The Royal Palm Beach Village Council approved the preliminary reading of an ordinance Thursday, Jan. 21 that will require food truck vendors to have a business tax receipt from the village.
Village Manager Ray Liggins said the ordinance was in response to a recently approved state law stating that municipalities did not have authority to prevent food trucks from operating within their boundaries.
“They did give us some flexibility in regulating them,” Liggins said, explaining that the ordinance would require food truck vendors to show their licenses from the state, as well as require food truck vendors to obtain a business tax receipt (BTR) from the village, although a BTR is not interpreted to be a license, registration or permit.
The village is not permitted to require food truck vendors to register with the village or obtain any other license or permit from the village in order to operate within the community, other than the Department of Business & Professional Regulation (DBPR) license. The village cannot require a separate fee beyond those established by the DBPR in order to operate within the village or prohibit food trucks from operating within the village.
“Where this ordinance came from is other areas that have had problems [with food trucks] setting up on a piece of property and almost becoming a permanent fixture on that piece of property,” Liggins said, explaining that such operations can sometimes become a nuisance to nearby restaurants or food stores.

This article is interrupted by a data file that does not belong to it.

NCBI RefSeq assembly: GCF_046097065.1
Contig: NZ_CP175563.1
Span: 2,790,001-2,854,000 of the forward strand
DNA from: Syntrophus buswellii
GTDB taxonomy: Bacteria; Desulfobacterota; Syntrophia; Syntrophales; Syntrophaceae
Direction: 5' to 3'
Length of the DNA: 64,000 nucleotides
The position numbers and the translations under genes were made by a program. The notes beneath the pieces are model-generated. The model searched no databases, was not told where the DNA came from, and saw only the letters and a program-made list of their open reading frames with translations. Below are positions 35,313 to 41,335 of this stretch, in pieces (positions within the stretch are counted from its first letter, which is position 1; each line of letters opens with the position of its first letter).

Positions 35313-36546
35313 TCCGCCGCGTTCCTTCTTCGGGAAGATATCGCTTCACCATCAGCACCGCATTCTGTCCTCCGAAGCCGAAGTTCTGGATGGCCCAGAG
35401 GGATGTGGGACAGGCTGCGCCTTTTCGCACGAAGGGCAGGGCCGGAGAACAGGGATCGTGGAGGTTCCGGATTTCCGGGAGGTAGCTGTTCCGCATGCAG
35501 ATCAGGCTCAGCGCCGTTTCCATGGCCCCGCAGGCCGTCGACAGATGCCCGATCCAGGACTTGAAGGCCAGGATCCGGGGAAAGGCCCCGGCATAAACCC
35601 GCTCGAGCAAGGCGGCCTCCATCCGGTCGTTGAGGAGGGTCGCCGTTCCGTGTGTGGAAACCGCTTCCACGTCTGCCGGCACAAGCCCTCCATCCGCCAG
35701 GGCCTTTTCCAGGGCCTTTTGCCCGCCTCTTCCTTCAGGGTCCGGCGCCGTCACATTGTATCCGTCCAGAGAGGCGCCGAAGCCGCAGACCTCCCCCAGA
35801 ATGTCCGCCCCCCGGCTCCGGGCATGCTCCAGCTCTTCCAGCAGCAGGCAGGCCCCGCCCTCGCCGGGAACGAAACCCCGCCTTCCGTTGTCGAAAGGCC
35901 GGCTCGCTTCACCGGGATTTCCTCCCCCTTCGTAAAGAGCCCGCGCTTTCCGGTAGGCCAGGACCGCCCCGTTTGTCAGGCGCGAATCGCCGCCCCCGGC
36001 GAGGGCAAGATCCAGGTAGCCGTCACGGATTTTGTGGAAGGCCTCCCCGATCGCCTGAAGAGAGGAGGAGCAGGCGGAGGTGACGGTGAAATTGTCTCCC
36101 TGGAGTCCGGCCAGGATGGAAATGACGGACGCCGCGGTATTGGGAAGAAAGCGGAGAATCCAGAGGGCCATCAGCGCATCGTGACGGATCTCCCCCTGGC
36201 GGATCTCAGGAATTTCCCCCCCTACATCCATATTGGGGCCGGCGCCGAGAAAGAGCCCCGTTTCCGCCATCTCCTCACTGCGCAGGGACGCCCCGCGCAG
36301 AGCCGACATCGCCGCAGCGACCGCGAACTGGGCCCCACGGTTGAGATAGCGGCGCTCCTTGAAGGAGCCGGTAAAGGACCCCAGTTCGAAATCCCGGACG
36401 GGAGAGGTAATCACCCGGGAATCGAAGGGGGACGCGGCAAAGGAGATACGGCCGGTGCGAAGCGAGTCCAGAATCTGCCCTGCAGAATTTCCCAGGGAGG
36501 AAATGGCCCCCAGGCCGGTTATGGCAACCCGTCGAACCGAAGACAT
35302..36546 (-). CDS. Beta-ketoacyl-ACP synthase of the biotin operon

“What we did is draft an ordinance that regulates that,” he said. “As long as a food truck is on a piece of property more than 200 feet away from a restaurant, we have no problem with that. The food truck does have to have all the licenses on them to show to our code enforcement if they ask them for it.”
If two or more food trucks operate on a piece of property, it must be a special event, he added. If someone wants to have a food truck at their home, it is permitted as long as the operator has a contract with the homeowner.
“What we aren’t allowing is food trucks to set up on public rights of way without a special event permit,” Liggins said. “They still have the right to operate throughout the village, they just can’t set up shop for a long time, and they can’t sit in a park for a long time.”
Councilman Richard Valuntas made a motion to approve the ordinance, which carried 5-0.